Final Thoughts on The Spy 100 Project

spyIt took me almost six years, but I’ve finally finished reviewing the Spy 100 list. (Well, almost; several of its entries were not available to me, but I’m sure I will catch up on them some day.)

So what did I think of the list? Is it the definitive list of spy filmdom’s best movies? Are they in the perfect order? Do they all deserve to be there?

No, no, and no, in my opinion.

Let’s face it. Best-of lists are rarely the objective end-all, be-all. They’re conversation starters, gathered by critics with conflicting and differing opinions. Anyway, it seems clear from reading this list’s reviews that American History’s 100 Greatest Spy Movies issue was always more about generating discussion and providing a mix of styles and subject matter than serving as a true qualitative evaluation of the genre. I watched the films in that spirit, appreciating some rankings while disagreeing strenuously with others.

But I learned a few things looking at all these films and shows, and overall it was a rewarding exercise. I also spent plenty time thinking about my own preferences, and the points I would have argued had I been contributing to the list. So, here are some final thoughts and observations after reviewing most of the films of American History magazine’s 100 Greatest Spy Movies.

Most Overrated Film

Goldfinger (#4), hands down. Is it one of the most influential spy films of all time? Fine. But greatest? Uh, no. It doesn’t even make my top 100. But then, I’ve never liked 007 (see below).

Most Underrated Film

Burn After Reading (#92). Many of the spy spoofs on the list are broad, silly, unsubtle, and unfunny. Burn After Reading is smart, silly, clever, and hilarious, and one of those films that improves with every viewing. Belongs far closer to the top of the list.

Other highly underrated entries include The Mackintosh Man [#83], The Guns of Navarone [#79], 5 Fingers [#60], Casablanca [#46], and The Conversation [#21].

Alfred Hitchcock? Yes, Please!

Hitchcock’s spy oeuvre makes eight appearances on the list, and I can’t quibble with any of them. North By Northwest is perfectly placed at #2. The most underrated of his films on the list may be Torn Curtain at #48; originally considered a flop, for some reason it lodges in my memory as one of his more enjoyable technicolor espionage capers.

James Bond? No, Thanks!

This project further ossified my stance against James Bond, my least favorite film franchise. There are five Bond films on the list, and some would argue that isn’t enough, but the only two I would keep are Daniel Craig’s debut in Casino Royale (#73), and Sean Connery’s From Russia with Love (#39), which one could argue best represents the early days. But in general I remain immune to Bond’s sleazy superhero “charms.”


I think it’s bogus to create a list of best films, and then add both TV miniseries and filmic trilogies to it. Do I think the BBC adaptations of Tinker, Tailor, Soldier, Spy (#11) and Smiley’s People (#7) are brilliant? I do, but they don’t belong on this list. What about The Company (#30) or Reilly: Ace of Spies (#22)? Nope, and they also don’t belong on the list. As for the Bourne trilogy? I could have stopped after the first one. Three films should not share a ranking on a best-of list!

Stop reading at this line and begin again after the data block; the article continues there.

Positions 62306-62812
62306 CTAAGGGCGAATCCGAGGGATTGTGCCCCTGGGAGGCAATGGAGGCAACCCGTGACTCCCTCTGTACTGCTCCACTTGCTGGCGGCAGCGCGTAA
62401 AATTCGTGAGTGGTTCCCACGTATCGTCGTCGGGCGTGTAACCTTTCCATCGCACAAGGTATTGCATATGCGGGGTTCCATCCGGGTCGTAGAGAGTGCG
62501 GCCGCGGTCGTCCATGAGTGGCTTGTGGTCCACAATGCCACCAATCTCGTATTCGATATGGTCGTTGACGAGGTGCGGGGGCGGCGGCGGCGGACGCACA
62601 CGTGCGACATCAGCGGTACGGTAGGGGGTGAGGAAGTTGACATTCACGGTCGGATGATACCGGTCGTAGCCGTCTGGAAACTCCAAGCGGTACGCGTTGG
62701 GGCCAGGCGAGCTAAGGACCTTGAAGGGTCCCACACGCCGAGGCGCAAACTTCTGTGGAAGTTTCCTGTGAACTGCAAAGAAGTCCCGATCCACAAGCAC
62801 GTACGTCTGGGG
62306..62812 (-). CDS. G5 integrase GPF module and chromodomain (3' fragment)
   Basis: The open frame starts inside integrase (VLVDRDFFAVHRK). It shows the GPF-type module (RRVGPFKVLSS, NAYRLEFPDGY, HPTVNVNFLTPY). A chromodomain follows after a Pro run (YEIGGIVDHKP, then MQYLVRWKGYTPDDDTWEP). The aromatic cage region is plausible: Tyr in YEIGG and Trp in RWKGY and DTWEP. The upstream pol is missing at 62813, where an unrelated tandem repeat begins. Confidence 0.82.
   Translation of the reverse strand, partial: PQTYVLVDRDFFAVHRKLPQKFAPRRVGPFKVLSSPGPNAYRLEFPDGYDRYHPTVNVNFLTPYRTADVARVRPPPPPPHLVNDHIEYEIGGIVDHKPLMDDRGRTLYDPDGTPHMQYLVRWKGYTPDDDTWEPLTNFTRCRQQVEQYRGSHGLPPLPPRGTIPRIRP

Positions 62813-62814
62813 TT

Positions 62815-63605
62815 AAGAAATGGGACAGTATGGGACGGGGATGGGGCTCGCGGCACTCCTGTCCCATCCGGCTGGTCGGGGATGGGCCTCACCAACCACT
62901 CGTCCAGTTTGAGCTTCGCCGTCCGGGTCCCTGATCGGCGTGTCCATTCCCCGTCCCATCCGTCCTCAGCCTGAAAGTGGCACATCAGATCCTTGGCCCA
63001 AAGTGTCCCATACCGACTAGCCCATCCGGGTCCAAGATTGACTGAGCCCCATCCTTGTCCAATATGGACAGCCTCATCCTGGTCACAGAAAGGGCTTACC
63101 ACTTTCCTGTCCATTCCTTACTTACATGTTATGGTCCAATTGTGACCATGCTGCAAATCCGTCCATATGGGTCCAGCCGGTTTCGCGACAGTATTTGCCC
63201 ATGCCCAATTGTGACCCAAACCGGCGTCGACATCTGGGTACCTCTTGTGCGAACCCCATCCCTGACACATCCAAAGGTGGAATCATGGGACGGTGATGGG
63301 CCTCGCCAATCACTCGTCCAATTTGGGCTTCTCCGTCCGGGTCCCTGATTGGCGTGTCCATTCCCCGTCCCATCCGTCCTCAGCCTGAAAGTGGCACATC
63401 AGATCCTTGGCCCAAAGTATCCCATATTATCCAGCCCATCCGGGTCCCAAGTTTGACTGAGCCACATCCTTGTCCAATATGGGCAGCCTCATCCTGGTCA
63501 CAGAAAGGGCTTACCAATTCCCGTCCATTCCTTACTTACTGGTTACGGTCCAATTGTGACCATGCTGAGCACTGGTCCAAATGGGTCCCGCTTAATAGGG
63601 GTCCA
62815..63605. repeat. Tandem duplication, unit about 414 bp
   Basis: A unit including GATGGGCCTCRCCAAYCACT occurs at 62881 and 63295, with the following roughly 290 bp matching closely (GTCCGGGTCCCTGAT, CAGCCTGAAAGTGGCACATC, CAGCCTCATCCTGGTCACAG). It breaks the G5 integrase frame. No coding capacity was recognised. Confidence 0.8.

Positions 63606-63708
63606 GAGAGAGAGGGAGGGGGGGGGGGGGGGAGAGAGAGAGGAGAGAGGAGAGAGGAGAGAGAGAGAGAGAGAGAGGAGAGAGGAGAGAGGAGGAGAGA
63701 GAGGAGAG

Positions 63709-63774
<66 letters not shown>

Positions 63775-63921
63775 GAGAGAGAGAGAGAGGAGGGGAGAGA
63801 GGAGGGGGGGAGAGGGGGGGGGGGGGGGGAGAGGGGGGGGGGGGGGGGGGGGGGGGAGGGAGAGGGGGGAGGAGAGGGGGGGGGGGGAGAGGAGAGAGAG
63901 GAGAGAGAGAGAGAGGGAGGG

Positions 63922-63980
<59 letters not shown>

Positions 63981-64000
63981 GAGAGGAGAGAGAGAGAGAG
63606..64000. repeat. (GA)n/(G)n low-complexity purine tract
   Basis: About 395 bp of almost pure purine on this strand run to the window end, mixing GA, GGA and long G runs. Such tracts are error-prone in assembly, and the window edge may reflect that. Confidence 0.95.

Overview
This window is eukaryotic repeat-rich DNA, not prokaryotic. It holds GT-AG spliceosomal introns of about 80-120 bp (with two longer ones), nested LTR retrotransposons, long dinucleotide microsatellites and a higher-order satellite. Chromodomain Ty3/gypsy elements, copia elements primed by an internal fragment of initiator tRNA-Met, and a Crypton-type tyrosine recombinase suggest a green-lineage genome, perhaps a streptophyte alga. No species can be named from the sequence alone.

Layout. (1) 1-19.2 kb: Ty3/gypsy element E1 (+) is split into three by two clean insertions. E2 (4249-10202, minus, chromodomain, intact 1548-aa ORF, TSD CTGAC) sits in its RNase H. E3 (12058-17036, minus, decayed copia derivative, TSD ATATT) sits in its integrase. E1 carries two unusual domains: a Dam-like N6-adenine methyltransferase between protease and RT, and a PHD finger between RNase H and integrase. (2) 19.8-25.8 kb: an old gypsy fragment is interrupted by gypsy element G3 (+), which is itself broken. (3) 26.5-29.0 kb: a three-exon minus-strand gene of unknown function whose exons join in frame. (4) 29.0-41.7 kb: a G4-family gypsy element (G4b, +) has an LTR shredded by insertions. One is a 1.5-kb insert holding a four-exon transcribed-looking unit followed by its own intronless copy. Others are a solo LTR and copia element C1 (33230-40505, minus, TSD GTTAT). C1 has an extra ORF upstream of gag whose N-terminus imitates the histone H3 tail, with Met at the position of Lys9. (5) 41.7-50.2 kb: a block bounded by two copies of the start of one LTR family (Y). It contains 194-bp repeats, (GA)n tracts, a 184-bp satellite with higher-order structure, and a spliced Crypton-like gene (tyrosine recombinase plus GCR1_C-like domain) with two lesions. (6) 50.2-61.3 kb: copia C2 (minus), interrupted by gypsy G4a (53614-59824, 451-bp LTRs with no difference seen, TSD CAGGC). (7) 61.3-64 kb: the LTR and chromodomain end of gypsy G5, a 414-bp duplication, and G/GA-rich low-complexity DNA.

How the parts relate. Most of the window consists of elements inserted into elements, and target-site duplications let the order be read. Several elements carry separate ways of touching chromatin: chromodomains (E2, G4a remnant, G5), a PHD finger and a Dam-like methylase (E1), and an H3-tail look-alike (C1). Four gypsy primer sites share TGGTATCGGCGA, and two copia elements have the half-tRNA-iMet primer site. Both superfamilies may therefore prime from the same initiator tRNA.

If I were to revise the list, I would remove these cheats, even if that meant keeping something like the brilliant The Honourable Woman out of my top ten.

John le Carré is Golden

There are six le Carré adaptations on the list, and they all belong. The Spy Who Came in from the Cold (#3) is of course brilliant; I also greatly admired The Looking Glass War (#33), a more obscure but nearly as effective counterpoint. You could also easily make arguments for the overlooked The Tailor of Panama and The Constant Gardener, as well as A Most Wanted Man, which was released too late to make the list.

Variety is the Spice of Life

Much as I disagree with some of the list’s sillier selections, I can see why they were included. Spy films have their own language, and when you watch enough of them in a row, you’ll end up craving dialects other than murky, cynical, twisty, ingenious, or super-serious. Those happen to be my favorite spy film flavors, but often a shot of patriotic, quirky, cheesy, or slapstick goes a long way to keep your diet interesting. The list’s makers clearly sensed this as they were fleshing out their selections.

One MajorAgreement

When all is said and done, I find it impossible to argue with the list’s #1 pick, The Third Man.

Which five films would I jettison from the list?

I could probably get rid of more, but if I were forced to limit myself to five (not including the aforementioned Bond flicks and cheats), they would be:

Which films would I add to the list?

 Some great spy films were missed, and many more have come out since the list was created. Here a number of solid spy films I enjoyed that I think are worthy of consideration (titles with an asterisk are particularly strong):

In Conclusion

Yes, I had a lot of problems with the list, but I also enjoyed the hell out of this project. It introduced me to a lot of films and directors I might not otherwise have discovered, gave me plenty to think about, and did nothing to exhaust my enthusiasm for the genre. Looking forward to watching even more spy films in the future. Any recommendations?

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